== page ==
Such a crisis can, and should, be used by the proletariat and the entire anti-imperialist camp to expose the very nature of imperialism, to emphasise the inextricable connection between war and imperialism in an attempt to galvanise the proletariat in the struggle to undermine the very foundations of imperialism by forging a close alliance with the hundreds upon hundreds of millions of oppressed people at the worst receiving end of imperialist exploitation in the continents of Asia, Africa and Latin America.

The Pentagon authorisation bill for 2006 stands at $442 billion, putting enormous financial burdens on US fiscal balances already under heavy strain. In July, 800 Iraqi puppet soldiers fled or deserted – the highest rate of desertion thus far. The constitution, which was intended by the US as an exercise in co-opting Iraq’s Sunnis and thus undermining a most important source of support for the resistance, has received ‘approval’ in a rigged election in the teeth of Sunni opposition, as well as opposition from a significant portion of the Shia population. Instead of paving the way to a new stable puppet government after the coming 15 December elections, it has only prepared the ground for sectarian divisions and partition of Iraq through the device of ‘federalism’ enshrined in the constitution. This is well understood by Iraqi patriots of differing political views and from differing traditions. They are fighting against this evil plan of US imperialism. This is what explains the tentative alliance between the supporters of President Saddam Hussein and the followers of Muqtada al-Sadr.

US Arab allies in the Middle East – from Saudi Arabia to Egypt, Jordan and Kuwait – are under attack. The US has 25,000 troops in Kuwait and another 12,000 civilian employees, all of whom have been warned to take precautions against possible attacks. In Iraq, incompetence, corruption, poverty, misery and savage brutality are rampant, while the resistance to occupation, which has grown by 40% over the past year, continues to gain strength by the day.

Faced with this hopeless situation, it is not beyond belief that US imperialism, like a wild wounded beast, may strike against Syria or Iran, whom it has been blaming for the misfortunes of its own making in Iraq and the wider Middle East. If it does that, it will only be lifting a rock to drop on its own feet and find itself sucked into a conflict of even more horrendous proportions than that in Iraq. In the words of the Syrian prime minister, Naji Otari, “all the gates of hell will open on the US if it attempts to attack Syria”.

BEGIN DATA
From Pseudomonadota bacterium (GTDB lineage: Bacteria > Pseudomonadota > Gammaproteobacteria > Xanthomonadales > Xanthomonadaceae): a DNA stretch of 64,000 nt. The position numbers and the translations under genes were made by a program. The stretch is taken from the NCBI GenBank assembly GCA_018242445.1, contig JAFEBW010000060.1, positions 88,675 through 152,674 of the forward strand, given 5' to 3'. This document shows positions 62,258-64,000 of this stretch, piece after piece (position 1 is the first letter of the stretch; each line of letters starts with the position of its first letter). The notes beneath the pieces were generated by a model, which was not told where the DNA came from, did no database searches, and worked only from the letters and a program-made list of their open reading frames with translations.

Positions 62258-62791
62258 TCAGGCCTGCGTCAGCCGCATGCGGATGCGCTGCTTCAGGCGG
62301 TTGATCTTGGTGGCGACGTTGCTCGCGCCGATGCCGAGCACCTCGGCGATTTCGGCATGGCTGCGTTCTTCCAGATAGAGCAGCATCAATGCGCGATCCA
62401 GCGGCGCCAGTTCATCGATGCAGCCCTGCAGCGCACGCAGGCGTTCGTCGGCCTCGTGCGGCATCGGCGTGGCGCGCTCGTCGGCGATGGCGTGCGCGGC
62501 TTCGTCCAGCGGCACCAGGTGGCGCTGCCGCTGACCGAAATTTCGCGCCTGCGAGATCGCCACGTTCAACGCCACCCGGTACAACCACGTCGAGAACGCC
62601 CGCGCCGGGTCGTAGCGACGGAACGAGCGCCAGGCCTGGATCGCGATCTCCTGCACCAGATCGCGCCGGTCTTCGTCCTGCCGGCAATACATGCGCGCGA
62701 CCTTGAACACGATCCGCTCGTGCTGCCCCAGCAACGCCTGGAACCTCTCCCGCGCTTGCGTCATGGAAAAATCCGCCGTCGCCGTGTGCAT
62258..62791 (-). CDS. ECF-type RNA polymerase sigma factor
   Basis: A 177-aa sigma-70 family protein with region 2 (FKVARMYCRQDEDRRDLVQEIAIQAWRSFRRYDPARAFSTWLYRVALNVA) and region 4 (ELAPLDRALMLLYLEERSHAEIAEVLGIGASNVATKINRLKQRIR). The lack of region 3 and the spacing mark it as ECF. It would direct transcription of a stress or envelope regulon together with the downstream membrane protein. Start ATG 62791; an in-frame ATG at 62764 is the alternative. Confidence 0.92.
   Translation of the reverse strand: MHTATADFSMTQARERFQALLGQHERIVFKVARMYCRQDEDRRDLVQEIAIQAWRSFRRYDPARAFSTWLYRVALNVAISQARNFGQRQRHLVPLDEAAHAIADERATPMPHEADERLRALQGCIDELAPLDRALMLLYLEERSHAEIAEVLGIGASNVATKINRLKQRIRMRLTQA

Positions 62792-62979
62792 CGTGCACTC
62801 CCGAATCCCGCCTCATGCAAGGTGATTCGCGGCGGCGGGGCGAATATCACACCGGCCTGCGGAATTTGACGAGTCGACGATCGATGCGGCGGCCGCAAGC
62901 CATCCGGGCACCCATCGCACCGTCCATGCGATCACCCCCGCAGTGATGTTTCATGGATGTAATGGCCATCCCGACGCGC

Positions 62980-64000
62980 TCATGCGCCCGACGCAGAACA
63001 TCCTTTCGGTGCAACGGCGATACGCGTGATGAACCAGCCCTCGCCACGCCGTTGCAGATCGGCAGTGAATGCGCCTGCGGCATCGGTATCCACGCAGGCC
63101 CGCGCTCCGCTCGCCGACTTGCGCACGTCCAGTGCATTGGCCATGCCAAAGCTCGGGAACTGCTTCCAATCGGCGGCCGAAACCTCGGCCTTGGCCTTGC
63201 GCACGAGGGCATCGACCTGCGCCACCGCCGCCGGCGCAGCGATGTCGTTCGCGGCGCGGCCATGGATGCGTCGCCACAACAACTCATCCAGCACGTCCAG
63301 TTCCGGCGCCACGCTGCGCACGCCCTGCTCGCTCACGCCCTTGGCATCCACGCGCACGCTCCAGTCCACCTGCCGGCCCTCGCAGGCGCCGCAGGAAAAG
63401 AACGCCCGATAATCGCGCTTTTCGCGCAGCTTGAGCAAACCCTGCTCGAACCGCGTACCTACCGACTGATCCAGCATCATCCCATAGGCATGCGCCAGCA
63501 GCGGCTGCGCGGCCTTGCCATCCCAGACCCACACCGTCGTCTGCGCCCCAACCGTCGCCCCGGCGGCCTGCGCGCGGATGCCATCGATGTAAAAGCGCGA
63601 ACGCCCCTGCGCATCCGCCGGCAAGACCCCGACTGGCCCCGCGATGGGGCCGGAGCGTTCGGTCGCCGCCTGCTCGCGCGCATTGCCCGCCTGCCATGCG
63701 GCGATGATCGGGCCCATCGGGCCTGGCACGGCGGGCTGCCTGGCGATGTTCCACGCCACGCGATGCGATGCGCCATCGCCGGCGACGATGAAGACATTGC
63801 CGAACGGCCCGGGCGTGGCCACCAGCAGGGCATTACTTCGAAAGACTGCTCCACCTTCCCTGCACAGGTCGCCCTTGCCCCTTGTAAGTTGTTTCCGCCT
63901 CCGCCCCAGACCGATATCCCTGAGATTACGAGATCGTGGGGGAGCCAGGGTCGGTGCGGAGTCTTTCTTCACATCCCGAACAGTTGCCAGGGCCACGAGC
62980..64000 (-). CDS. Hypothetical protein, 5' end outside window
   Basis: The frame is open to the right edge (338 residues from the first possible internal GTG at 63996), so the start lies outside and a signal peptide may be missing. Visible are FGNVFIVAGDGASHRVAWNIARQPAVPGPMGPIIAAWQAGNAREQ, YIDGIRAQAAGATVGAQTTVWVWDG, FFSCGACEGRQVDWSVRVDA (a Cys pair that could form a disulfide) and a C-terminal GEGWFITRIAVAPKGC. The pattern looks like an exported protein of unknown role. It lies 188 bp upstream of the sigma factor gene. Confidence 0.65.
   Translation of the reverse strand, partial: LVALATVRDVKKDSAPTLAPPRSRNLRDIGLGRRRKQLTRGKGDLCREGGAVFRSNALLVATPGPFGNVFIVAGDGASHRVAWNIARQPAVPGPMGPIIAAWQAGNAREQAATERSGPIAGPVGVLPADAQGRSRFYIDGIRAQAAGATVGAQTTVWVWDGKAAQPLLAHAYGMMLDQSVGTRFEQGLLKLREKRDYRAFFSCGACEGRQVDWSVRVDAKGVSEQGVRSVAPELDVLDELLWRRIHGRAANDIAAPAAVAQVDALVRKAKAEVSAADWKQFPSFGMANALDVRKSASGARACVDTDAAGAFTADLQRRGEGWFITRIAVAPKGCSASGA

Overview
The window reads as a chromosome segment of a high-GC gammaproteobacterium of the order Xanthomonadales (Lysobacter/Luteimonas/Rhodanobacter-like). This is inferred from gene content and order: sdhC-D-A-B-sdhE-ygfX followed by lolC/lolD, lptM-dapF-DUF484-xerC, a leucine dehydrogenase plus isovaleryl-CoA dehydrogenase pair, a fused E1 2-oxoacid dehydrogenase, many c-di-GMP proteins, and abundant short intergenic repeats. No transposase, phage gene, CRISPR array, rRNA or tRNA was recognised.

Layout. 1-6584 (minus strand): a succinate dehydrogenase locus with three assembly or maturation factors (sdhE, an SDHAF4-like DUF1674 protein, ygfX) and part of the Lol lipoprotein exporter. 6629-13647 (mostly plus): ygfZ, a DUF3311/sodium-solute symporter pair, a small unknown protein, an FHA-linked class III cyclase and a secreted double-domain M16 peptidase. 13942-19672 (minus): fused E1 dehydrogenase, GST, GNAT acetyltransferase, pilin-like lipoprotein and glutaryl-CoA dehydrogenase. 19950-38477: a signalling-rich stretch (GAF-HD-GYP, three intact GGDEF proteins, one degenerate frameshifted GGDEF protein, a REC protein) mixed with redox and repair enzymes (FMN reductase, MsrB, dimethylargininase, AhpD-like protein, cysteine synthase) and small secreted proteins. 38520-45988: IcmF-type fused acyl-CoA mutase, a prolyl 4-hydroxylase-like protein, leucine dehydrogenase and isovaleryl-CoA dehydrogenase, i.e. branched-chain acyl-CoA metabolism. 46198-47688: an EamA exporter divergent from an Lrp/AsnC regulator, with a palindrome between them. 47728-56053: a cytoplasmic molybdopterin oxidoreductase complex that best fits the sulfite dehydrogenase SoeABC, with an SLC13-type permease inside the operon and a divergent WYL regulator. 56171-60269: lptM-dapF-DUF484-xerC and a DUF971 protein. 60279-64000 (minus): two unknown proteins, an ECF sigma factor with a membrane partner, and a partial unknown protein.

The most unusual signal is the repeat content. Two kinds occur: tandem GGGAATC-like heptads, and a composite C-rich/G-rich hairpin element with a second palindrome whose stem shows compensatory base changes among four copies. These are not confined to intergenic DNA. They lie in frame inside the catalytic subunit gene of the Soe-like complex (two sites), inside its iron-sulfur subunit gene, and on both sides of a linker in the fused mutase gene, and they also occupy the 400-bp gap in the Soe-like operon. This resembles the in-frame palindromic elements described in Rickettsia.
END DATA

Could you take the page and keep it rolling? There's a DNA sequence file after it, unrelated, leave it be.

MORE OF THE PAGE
Saddam show trial

Having run out of all other ammunition, the occupation regime, led by the US, is determined to subject president Saddam Hussein to a show trial before a kangaroo court (set up and paid for by those who waged an illegal war against, and who continue to be in illegal occupation of, Iraq), resulting in a conviction, a death sentence and execution in quick succession. The Iraqi Special Tribunal (IST) lacks all legitimacy. It is set up by an occupying power which as no right to be in the country; its founding statute was approved by the US-appointed puppet Iraqi Governing Council (ICG) in 2003; and its procedures are opaque. The IST denies the accused adequate representation – Saddam Hussein’s first meeting with his lawyers took place as recently as December 2004, that is, nearly a year after his capture and five whole months after his arraignment in a widely televised session in July 2004.

The IST is characterised by its total disregard for human rights and its cavalier attitude towards standards of proof. The prosecution is not required, under the IST statute, to prove the guilt of the accused beyond reasonable doubt but only to the ‘satisfaction’ of the judge, handpicked by US imperialism. There is no adequate provision for the accused to mount a defence. Khalil al Dulaimi, Saddam Hussein’s main lawyer, received the 800-page prosecution case literally a few days before Saddam Hussein’s most recent appearance on 19 October; his meetings with his client (Saddam Hussein) are disrupted by “severe American monitoring”; prosecution witnesses give anonymous testimony, so that the defence has no opportunity to question them. There is no protection against self-incrimination. One of the defence lawyers, Sadoun al-Janabi, has been murdered by the Interior Ministry’s Commando Unit known as the Wolf Brigade. The motive behind this murder was obviously to intimidate the defence team assembled to defend Saddam Hussein and some of his comrades. Mr al-Janabi was taken from his office in the Sha’ab area and his tortured and bullet-ridden body found in a sidewalk by the Fardous Mosque in nearby Ur neighbourhood. Last, though not least, is the requirement that any death penalty must be carried out within 30 says of the final verdict.